Why KICD should introduce English Project paper in schools

Prof. Charles Ong’ondo, Director, Kenya Institute of Curriculum Development (KICD) cautioning schools, parents, and members of the public against the use of non-approved KICD curriculum support materials is in contravention of Section 27 of the KICD Act of 2013 (Revised 2019). This writer opines that English Paper three should be a project that examines practical aspects of English both as a subject and a language. PHOTO/Courtesy.

In the Kenya Certificate of Secondary Education (KCSE), technical subjects like Agriculture and Computer Studies have three papers.

Paper one and two tests the theoretical bit, while paper three focuses on projects, where the examiners dedicate ample time to test practical aspects taught in those subjects.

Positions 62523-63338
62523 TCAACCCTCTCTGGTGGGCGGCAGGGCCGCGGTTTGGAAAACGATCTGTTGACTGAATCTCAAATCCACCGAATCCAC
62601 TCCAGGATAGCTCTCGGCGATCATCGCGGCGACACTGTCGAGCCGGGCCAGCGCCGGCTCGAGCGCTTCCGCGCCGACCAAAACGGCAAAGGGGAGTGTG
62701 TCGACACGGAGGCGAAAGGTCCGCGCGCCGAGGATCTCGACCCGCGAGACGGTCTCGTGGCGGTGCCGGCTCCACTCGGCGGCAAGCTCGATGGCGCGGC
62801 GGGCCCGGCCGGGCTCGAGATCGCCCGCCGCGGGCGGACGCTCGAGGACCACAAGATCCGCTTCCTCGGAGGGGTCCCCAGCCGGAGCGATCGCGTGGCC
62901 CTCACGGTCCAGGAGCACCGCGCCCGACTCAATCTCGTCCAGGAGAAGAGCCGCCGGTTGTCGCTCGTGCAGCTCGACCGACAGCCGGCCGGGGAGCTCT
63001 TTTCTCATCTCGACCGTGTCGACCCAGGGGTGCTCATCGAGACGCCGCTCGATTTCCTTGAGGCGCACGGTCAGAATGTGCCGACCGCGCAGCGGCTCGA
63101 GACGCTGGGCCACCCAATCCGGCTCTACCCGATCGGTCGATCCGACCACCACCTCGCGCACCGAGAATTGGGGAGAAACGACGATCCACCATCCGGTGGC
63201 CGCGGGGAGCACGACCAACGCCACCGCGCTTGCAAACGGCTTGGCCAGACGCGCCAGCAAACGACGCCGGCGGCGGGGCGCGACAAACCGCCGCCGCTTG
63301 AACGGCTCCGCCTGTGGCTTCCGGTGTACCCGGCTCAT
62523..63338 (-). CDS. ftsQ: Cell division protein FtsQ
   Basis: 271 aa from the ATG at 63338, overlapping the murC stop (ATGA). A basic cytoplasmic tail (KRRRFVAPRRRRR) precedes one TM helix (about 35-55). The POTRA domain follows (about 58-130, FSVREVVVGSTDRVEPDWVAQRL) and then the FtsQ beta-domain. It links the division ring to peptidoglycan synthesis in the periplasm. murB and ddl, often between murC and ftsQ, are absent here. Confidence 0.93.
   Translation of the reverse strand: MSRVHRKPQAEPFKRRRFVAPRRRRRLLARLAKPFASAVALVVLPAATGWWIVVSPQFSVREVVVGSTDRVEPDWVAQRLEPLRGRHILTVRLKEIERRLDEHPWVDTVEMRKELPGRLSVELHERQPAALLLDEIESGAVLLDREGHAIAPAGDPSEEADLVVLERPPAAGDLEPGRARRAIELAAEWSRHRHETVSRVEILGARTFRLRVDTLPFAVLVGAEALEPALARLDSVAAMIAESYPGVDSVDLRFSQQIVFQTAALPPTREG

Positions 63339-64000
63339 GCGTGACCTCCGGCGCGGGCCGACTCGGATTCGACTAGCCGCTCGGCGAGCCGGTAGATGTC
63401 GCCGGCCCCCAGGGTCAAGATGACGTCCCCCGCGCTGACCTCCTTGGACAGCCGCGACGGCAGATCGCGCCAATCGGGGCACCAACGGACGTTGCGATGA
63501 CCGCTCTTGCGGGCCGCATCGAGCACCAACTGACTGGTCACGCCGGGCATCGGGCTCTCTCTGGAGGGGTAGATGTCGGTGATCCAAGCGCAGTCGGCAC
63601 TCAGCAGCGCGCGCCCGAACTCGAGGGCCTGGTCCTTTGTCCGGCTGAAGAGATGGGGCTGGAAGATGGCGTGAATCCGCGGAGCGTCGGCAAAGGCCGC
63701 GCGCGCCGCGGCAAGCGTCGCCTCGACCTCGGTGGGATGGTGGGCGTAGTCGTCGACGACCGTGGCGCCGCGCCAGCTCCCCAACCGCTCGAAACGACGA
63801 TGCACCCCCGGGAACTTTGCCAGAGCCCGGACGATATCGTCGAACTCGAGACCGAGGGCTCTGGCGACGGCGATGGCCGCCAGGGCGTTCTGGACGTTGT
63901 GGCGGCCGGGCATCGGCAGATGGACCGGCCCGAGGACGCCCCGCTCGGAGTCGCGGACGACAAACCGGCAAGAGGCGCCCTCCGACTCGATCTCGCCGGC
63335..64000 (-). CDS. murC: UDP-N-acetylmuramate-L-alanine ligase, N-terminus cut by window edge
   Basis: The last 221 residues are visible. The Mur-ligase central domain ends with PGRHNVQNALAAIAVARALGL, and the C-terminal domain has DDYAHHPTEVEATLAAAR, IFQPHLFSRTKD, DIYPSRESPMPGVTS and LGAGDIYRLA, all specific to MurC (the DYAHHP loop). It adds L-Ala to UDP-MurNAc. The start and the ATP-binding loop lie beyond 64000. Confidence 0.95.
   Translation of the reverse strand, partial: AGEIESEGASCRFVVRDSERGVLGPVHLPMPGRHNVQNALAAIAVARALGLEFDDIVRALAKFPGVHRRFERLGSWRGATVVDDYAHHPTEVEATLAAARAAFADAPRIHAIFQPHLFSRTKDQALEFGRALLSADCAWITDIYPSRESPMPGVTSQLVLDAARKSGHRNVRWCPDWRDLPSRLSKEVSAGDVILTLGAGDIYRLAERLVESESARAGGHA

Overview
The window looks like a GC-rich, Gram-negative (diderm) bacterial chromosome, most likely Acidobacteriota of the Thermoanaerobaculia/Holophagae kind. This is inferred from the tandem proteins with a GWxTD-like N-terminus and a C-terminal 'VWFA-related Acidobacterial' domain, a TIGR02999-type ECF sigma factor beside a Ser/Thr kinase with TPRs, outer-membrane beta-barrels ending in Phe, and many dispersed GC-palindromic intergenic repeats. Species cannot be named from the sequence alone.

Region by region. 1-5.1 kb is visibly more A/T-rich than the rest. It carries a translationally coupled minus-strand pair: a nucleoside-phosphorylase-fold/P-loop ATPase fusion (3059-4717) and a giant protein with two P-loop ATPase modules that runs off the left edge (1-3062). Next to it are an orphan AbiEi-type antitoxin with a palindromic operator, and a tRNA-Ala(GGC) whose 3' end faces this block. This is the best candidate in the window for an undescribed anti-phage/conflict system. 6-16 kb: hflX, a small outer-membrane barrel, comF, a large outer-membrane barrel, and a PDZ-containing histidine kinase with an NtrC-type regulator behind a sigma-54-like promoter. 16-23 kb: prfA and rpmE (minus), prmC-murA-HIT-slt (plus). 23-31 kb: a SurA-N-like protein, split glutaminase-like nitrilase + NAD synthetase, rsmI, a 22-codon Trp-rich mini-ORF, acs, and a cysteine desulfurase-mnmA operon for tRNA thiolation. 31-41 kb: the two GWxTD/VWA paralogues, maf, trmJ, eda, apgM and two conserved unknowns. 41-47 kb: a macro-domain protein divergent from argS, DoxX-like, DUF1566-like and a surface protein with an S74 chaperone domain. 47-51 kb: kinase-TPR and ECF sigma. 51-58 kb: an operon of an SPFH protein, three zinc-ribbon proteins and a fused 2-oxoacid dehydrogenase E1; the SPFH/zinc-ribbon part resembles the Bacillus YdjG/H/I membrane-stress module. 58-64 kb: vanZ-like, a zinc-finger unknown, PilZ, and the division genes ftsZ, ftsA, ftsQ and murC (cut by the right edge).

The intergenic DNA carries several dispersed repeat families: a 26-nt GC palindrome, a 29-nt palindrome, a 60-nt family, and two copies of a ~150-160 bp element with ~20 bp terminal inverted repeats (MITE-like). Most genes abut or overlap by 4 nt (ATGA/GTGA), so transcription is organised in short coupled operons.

This begs the question: “What if we also have a project paper in English as core-career subject taught in our secondary schools?”

The Kenya Institute of Curriculum Development (KICD) should think about this, do the necessary research and decide on the matter for a better future for our children.

I hold the view that the setting of English papers two and three can focus purely on theoretical aspects, but paper three should be a project that examines practical aspects of English both as a subject and a language.

Firstly, experts in some spheres of knowledge must have ascertained quite early that it is prudent to weld theory with practice because they are close cognates with just a slight nuance.

It is what made Albert Einstein say, “In theory, theory and practice are the same, while in practice, they are not.”